Sources:

Levitin, Adam J., and Susan M. Wachter. “What Next for Housing Finance?”Wharton Real Estate Review 16.1: (Spring 2012). Web. 3 June 2013. <http://realestate.wharton.upenn.edu/review/index.php?article=245>, <http://
realestate.wharton.upenn.edu/research/papers/full/728.pdf>.

McGrath, Maggie. “Fannie Mae Sending Treasury $8.6 Billion Of Its Profit.”Forbes.com. 7 Nov. 2013. Web. 30 Nov. 2013. <http://www.forbes.com/sites/maggiemcgrath/2013/11/07/fannie-mae-sending-treasury-8-6-billion-of-its-profit/>.

Morris, Richard A. “Don’t Reform Housing Finance – Reinvent It.”Knowledge@Wharton. 21 Nov. 2013. Web. 30 Nov. 2013. <http://knowledge.wharton.upenn.edu/article/dont-reform-housing-finance-reinvent/>.

Risen, Tom. “Should Fannie Mae and Freddie Mac Go Private?” USNews.com. 14 Nov. 2013. Web. 30 Nov. 2013. <http://www.usnews.com/news/articles/2013/11/14/should-fannie-mae-and-freddie-mac-go-private>.

Sanders, Anthony B. “Housing Finance Reform: Continuation of the 30-year Fixed-Rate Mortgage.” Testimony to Senate Banking Committee. Washington, D.C. 20 Oct. 2013. <http://mercatus.org/sites/default/files/publication/Housing-Finance-Reform-Sanders-Testimony.pdf>.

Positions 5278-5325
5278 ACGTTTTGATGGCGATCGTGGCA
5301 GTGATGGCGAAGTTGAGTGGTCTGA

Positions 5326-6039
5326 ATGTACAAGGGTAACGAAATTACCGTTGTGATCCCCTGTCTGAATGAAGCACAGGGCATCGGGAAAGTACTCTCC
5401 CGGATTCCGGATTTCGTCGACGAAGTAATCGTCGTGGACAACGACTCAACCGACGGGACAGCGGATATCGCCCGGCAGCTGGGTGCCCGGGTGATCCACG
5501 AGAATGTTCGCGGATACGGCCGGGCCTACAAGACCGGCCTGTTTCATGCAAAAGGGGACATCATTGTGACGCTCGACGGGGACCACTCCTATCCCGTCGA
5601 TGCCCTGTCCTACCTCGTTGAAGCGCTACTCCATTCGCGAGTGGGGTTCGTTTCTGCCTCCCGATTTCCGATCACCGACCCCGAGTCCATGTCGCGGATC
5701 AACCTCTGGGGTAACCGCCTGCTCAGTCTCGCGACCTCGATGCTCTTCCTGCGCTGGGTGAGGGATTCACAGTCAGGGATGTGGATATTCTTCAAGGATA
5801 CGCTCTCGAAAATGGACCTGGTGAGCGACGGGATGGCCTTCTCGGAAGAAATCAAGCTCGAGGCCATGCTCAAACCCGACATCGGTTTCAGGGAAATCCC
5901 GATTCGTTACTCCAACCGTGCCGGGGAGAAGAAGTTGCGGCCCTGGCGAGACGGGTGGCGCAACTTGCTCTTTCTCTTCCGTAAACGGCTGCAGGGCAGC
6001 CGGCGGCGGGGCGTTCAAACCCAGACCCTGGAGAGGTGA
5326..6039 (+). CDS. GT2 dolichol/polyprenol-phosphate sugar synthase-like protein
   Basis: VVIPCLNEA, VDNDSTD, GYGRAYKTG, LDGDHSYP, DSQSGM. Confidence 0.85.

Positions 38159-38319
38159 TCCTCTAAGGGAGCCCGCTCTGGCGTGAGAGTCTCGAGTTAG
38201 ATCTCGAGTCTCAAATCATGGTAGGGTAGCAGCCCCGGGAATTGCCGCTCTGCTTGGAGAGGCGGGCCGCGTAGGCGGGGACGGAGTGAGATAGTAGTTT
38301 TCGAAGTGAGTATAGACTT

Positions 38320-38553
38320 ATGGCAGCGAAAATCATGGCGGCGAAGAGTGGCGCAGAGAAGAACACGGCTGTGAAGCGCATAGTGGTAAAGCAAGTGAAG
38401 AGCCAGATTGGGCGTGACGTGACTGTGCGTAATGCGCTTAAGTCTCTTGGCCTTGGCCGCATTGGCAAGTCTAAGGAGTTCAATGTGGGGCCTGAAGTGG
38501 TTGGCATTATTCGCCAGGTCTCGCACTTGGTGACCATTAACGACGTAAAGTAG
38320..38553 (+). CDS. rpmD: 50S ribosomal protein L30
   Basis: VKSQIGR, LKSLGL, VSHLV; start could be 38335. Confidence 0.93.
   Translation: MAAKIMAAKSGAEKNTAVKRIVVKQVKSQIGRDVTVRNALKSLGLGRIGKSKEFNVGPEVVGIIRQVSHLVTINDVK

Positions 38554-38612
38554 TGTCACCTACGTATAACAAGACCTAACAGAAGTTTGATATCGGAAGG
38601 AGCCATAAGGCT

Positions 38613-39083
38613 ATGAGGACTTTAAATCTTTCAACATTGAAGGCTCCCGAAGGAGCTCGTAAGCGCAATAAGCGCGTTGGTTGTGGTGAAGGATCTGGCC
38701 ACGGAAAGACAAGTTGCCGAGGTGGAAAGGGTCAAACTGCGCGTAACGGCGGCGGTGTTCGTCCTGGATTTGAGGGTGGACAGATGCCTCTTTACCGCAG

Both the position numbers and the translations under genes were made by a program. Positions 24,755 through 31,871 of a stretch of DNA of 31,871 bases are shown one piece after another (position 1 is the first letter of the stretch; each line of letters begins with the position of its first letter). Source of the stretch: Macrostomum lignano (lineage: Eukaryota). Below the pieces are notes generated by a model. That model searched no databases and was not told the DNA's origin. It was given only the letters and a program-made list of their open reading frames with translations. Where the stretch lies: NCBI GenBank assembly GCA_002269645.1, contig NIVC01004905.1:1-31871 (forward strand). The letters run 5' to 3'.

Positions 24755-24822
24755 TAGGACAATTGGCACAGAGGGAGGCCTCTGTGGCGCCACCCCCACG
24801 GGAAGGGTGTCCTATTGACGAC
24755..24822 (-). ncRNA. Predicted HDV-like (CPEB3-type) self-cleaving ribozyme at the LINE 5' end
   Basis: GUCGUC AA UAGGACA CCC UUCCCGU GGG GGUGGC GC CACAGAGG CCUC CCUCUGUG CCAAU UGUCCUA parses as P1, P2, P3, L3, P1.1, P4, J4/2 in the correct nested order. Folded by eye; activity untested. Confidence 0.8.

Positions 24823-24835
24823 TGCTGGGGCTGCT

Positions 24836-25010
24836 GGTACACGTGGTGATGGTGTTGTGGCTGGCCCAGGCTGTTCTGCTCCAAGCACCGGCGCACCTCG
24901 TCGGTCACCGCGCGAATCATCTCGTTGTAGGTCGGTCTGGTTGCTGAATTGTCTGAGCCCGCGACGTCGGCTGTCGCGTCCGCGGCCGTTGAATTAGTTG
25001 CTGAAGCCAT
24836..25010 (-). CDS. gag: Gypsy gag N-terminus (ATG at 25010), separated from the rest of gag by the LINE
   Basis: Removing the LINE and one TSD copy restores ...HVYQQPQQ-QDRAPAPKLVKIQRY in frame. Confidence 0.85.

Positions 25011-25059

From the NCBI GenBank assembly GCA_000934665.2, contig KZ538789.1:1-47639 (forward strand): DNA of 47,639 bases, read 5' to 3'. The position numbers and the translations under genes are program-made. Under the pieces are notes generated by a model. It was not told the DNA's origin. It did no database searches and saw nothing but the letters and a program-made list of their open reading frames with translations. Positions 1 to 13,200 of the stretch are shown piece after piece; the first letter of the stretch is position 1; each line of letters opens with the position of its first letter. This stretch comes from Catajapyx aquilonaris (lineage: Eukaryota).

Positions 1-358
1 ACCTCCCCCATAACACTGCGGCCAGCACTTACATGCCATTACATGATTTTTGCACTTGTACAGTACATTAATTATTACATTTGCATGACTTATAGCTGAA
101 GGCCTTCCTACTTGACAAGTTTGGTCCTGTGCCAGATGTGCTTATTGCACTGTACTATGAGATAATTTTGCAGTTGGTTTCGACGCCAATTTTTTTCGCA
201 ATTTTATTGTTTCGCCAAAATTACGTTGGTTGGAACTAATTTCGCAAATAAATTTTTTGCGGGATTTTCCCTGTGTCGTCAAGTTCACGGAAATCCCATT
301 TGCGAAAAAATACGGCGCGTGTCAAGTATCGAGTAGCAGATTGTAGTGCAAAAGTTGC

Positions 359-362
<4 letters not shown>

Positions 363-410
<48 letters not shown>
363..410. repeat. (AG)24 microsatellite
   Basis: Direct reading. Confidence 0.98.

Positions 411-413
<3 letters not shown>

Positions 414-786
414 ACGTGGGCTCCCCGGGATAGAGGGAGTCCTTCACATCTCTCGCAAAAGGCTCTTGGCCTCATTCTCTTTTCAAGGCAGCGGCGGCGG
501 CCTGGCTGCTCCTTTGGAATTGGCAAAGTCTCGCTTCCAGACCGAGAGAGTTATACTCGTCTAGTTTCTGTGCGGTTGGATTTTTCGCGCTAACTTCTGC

“Senate Banking Committee Examines Role of Small Lenders in Housing Finance Reform.” NCSHA. 5 Nov. 2013. Web. 30 Nov. 2013. <http://www.ncsha.org/blog/senate-banking-committee-examines-role-small-lenders-housing-finance-reform>.

“Senate Banking Committee Hearing Examines Private Mortgage Finance Market.” NCSHA. 2 Oct. 2013. Web. 30 Nov. 2013. <http://www.ncsha.org/blog/senate-banking-committee-hearing-examines-private-mortgage-finance-market>.

Swanson, Jan. “FHFA Suggests Changes to Housing Finance Reform Bill.”Mortgage News Daily. 21 Nov. 2013. Web. 30 Nov. 2013. <http://www.mortgagenewsdaily.com/11212013_fhfa_gse_reform.asp>.